Have you ever had a very sick child?
Or maybe you found out your child would be diabetic, deaf, blind, autistic, or have some type of disability.
Since my son was premature, he didn’t hit developmental milestones on time. He took his time crawling; he rolled everywhere he wanted to go. We held his hands while helping him stand or take a few steps. But he did not want to do that. He cried and clung to us, terrified we would let go of him. After a while of this, and taking him to our doctor for regular checkups, our doctor recommended an orthopedist.
Matthew was nearly two years old when he saw Dr. Schrader. After being in his office for three minutes, Dr. Schrader told us, “I’m pretty sure I know what’s wrong, but let me do some x-rays first.” He came back to the room with the diagnosis of cerebral palsy. This diagnosis shocked us and left us in disbelief. I knew of cerebral palsy, but my husband did not know what this meant. He immediately thought it was like muscular dystrophy, which can mean death at a fairly young age. The doctor assured us Matthew would get no worse. He would need physical and occupational therapy but will be fine. Still, it was hard to see our son barely able to walk at four years old and needing excruciating surgery. It killed me. He recovered well but used a tiny walker for two years or so, and still needed multiple surgeries. My husband didn’t take it well. We sought prayer for healing many times; even taking him to a local faith healer. We wanted Matthew to have a “normal” life. Mike and I wondered what God was doing, and why He allowed this. I struggled with my faith at times as well.
Mark 9:14-29 tells us of a story of a man struggling with his faith. The disciples could not cast out the demon in his son, so he took it up with Jesus. The father asked Jesus,
“If you can do anything, have compassion on us and help us.” I love Jesus’ answer…”If I can?”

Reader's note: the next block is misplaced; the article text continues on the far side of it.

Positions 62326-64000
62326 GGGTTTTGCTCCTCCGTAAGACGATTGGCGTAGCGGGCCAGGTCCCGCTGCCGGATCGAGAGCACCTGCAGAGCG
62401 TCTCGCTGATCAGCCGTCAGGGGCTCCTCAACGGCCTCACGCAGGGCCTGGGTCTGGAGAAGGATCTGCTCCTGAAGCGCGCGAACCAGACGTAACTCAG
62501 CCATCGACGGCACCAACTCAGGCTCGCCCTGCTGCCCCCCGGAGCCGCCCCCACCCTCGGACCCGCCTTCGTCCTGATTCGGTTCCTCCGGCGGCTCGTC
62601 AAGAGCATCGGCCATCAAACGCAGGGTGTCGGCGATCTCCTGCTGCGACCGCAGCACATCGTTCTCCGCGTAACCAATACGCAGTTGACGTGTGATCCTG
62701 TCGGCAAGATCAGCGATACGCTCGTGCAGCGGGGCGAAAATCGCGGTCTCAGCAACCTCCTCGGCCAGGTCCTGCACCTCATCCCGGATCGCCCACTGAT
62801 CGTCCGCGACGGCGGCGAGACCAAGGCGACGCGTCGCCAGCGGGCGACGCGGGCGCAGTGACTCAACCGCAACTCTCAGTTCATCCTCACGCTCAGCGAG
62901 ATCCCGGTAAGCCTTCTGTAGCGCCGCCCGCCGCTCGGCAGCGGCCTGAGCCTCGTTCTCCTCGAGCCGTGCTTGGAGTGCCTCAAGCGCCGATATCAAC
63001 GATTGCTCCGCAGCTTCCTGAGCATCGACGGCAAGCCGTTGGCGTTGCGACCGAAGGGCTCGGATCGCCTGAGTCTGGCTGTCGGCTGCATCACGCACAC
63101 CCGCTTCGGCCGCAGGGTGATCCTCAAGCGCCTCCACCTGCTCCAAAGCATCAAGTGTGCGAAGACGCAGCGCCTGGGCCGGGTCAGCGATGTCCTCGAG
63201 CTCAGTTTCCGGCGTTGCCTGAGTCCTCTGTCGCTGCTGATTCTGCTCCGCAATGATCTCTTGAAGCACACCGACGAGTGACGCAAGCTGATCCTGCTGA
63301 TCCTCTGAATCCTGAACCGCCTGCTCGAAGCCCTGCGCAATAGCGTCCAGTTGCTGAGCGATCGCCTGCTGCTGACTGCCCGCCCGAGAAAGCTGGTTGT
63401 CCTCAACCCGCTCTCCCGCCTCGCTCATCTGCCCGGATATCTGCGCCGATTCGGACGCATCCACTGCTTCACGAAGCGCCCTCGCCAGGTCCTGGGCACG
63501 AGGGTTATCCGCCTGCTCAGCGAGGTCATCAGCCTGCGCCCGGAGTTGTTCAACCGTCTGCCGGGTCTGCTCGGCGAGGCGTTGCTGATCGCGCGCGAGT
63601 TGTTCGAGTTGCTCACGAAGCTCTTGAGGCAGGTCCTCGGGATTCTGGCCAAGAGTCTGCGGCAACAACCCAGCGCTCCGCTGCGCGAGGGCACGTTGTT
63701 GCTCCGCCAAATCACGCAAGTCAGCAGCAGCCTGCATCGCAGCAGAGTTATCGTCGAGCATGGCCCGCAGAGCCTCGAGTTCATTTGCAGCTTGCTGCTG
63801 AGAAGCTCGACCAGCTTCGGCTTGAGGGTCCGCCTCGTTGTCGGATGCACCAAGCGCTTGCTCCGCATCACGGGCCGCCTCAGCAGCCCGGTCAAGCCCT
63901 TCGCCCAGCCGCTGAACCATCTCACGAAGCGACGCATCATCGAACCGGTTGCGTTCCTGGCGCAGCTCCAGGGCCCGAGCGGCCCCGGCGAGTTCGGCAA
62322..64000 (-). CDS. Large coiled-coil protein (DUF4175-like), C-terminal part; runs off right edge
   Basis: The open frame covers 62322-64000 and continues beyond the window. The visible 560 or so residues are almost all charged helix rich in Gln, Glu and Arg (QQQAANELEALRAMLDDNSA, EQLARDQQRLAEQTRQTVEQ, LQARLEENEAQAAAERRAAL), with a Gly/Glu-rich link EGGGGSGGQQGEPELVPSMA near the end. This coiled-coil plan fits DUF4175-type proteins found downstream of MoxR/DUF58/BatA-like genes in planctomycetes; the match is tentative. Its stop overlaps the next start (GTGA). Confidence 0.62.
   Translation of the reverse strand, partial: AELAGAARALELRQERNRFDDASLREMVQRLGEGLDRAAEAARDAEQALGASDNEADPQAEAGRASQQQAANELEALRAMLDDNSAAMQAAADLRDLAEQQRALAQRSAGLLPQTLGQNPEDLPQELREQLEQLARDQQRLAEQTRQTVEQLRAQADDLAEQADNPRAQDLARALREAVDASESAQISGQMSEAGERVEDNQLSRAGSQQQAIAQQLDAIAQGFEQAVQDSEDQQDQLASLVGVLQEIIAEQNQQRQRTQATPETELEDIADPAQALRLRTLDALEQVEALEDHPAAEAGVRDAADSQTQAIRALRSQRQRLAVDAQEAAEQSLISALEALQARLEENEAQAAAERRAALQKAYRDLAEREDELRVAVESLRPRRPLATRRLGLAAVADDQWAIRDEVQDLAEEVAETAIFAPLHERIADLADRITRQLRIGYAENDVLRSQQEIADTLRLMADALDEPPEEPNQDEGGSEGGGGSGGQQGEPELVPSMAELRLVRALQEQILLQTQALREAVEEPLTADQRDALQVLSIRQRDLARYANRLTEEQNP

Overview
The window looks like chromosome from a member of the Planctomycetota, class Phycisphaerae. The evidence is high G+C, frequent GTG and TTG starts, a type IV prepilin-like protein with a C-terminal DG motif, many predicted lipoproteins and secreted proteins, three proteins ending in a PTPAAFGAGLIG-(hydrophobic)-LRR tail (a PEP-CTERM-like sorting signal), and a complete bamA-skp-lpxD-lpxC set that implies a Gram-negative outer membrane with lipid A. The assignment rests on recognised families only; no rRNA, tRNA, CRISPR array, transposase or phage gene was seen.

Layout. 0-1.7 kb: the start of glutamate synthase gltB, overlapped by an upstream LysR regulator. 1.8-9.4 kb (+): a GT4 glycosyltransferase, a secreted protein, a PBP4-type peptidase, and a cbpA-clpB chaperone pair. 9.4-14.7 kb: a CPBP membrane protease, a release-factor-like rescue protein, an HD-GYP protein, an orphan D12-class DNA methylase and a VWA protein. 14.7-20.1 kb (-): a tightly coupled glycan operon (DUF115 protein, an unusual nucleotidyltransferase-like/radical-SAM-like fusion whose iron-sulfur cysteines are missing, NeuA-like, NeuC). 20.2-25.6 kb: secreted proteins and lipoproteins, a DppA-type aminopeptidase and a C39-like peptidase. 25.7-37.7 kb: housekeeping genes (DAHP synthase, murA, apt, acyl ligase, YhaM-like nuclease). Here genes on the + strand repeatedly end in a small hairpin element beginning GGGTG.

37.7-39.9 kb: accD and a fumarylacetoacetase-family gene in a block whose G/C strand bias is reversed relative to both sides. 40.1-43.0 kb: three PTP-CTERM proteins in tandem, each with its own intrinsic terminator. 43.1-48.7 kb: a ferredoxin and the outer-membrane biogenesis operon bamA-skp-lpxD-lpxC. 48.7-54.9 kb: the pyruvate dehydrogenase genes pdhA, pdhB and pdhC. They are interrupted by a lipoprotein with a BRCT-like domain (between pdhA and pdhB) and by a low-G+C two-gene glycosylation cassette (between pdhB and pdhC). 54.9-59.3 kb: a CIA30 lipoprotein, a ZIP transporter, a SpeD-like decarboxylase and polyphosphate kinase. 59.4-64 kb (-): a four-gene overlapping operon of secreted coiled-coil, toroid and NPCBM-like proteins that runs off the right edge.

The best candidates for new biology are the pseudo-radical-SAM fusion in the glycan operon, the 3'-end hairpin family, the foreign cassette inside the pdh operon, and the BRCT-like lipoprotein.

The father cried out, “I believe; Lord help my unbelief!”
What does this mean? I have heard many explanations about it and have attempted to explain it myself.
I read a devotional on this by Chaim Bentorah from Biblical Hebrew Studies. He explains that a certain Aramaic (another Semitic language) word for faith or believe (there are more than one) refers to a mother nursing her baby. There is an underlying meaning, he explained:
Faith or belief in the Semitic mindset is a bonding, an expression of love, honor, and respect. We tell people in our Western culture that they must believe, like it is a great effort. They must grit their teeth, clutch their fist and like the child in “Miracle on 34th Street” keep repeating over and over: “I believe, I believe.” Yet hayaman (belief, faith) is as natural as a mother nursing her baby. The baby looking up into its mother’s eyes and the mother looking into her child’s face shows pure love, commitment, and bonding. Nothing is forced, disciplined, it just happens.https://www.chaimbentorah.com/2013/01/devotional-mark-924/
We can imagine the father in Mark’s story having plans for his son’s future just as we do for our children. I often thought about Matthew’s life when he was an infant–who he would grow up to be, do, and what sports he may play. When this father said, “Help my unbelief,” the Aramaic word for unbelief correlates with “little faith” more than lack of faith. Chaim goes on to say this father loved his son and he loved Jesus, but he needed his love in the proper order. We know we need to love Jesus more than anything, but when your child, spouse, or other loved one needs healing, it’s hard to think of anything else. Chaim explains this even more:
His love at that moment for his son was greater than his love for Jesus, but what little love he had for Jesus he asked that Jesus accept that as its priority. The man was literally saying: “I want to love you more than my son, but to be honest, that is a little hard right now, accept what love I can give you.”
Jesus responded by healing the man’s son. He is so good! When we struggle with unbelief or putting our love for God in the right order, He understands! He understood how much we wanted Matthew healed. He understands the love of a parent for their child. God knows the love of a child as well as we do.
God did not heal Matthew all at once. He had other issues, medications, and surgeries until he was seventeen. But God loves us and always knows our needs. He has never stopped providing for us or our children. Matthew still has some minor difficulties. Our pastor at that time asked us if complete healing meant Matthew’s personality, love for God, and his gentle spirit changed, would we still want it?
Our answer was “NO.”
Matthew’s struggles (and ours) are creating us to be who God wants us to be. Matthew’s love for the Lord is evident to all who know him. He has never felt sorry for himself or wanted pity from others. He is stronger than most people I know. We wouldn’t want it any other way.
Share how God led you with an unusual family situation.
Lord God, I trust You even when I don’t understand.
Copyright 2021: Lord, Help my Unbelief: Stephanie Pavlantos: All Rights Reserved